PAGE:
SCOTTSDALE, Ariz.—The supply chain in the 21st century is about a lot more than supply and demand, according to Bill Clinton, the forty-second president of the United States: Its about matching capability and opportunity.
Its an interesting pairing, politics and supply chain. But President Clinton, speaking at AMR Researchs annual Supply Chain Executive Conference here May 31 to June 2, discussed both topics, weaving stories of cutting costs for AIDS medication and building coalitions to fight poverty into the overall tapestry of managing supply.
“I like what you do,” said Clinton, to an audience brimming with Republican-leaning supply chain executives.
“Ive spent most of my life trying to help people make connections, which is what you do for a living.”
The point of Clintons address at this years AMR conference, titled “Making Money + Saving the World,” is that the world should move to an integrated community, one where there is shared opportunity for participation, shared responsibility and shared values.
Inherent in that is a responsibility for people in positions of power (for example, major corporations that negotiate vast supply chains) to influence changes in the way markets are organized and the way goods and services are distributed, to positively effect change.
Clinton speaks from post-presidential experience. In 2005 he founded the Clinton Global Initiative, a nonpartisan organization whose mission is to bring together world leaders in politics, religion, business, education and the community to tackle world issues, among them climate change, disease and poverty.
“The main thing we did [at CGI] was shift from people should give more money to making money go further,” said Clinton.
“We went from paying $500 per year per person for AIDS drugs, to $135 per year. We said [to drug companies] shift to a high volume, low margin strategy and in return we will give you prompt payment.”
As a result of CGIs efforts to revamp the AIDS drug supply chain, over 50 countries have signed up for its AIDS medication program and over 25 percent of the people who need AIDS medication are getting it, Clinton said.
Clintons group is also addressing medication distribution issues with a plan to help governments set up health networks.
“You cant just drop this medicine into the woods someplace and expect people to take it,” he said. “[Distribution] is a complicated thing to undertake.”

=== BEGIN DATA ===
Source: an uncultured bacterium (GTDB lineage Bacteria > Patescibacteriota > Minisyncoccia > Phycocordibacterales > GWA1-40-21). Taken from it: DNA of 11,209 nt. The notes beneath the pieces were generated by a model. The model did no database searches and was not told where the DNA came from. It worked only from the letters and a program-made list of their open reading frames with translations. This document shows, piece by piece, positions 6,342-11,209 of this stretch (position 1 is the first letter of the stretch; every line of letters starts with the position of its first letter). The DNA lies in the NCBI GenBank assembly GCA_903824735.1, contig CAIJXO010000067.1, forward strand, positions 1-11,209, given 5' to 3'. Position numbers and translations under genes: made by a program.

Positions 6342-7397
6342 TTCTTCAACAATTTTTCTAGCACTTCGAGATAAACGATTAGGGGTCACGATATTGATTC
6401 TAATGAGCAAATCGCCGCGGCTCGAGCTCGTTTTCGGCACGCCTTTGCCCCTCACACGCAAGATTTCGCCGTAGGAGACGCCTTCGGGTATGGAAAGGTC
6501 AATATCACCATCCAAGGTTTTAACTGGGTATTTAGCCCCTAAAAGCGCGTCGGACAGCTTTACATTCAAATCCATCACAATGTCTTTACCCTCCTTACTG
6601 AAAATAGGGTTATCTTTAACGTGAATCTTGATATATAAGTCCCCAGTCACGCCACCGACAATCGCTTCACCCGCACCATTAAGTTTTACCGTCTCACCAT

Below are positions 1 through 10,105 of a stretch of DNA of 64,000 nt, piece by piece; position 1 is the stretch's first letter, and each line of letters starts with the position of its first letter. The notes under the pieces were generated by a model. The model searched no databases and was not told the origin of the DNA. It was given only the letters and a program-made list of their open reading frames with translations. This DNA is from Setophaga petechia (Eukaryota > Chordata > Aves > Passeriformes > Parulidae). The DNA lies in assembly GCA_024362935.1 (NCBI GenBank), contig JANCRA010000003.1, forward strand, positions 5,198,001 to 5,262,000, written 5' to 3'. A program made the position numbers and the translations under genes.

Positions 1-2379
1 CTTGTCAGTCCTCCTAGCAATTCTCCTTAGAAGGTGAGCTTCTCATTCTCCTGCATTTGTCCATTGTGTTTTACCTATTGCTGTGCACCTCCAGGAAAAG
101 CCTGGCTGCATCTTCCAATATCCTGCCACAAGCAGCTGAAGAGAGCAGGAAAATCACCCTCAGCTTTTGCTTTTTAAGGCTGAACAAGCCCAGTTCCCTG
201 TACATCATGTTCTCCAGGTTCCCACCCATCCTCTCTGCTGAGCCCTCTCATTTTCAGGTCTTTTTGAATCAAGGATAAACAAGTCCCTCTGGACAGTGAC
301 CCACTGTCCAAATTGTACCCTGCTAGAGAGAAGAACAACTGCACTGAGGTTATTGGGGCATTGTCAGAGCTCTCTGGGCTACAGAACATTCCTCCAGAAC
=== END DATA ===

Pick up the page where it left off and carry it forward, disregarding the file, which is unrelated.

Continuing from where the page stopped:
The goal of CGI is to bring together, talk about issues, and get commitments for change, Clinton said.
During its first summit in 2005, participants—heads of state, actors, CEOs of big companies—were asked to sign at least one commitment outlining actions they would take in a specific area of focus.
Promises ranged from a $100 million pledge to fight HIV/AIDS in Africa, to 100 volunteer hours donated to an interfaith youth group.
And the list, it seems, keeps growing. After President Clintons address at this years AMR conference, for example, Tony Friscia, AMR Researchs president and CEO, donated a two-year commitment to provide supply chain expertise and technology assistance to CGI.
Its exactly the kind of commitment Clinton is looking for.
“[Managing] the supply chain can really create a huge number of jobs,” he said, giving the example of using the supply chain to solve agricultural issues around the world.
“The biggest problem is sub-Saharan Africa is not farm subsidies, its poor market conditions. I got Starbucks to agree to buy coffee in Africa. They had to do that by improving the supply chain.”
Even with the goal of altruism, there is money to be made, according to Clinton.
He pointed to several growth areas including clean energy (biofuels) and health care, areas where supply chain professionals can “do right and do well,” said Clinton.
“If I was 25 years old, had an MBA and didnt want to go into politics, I would go into clean energy and make a million bucks.”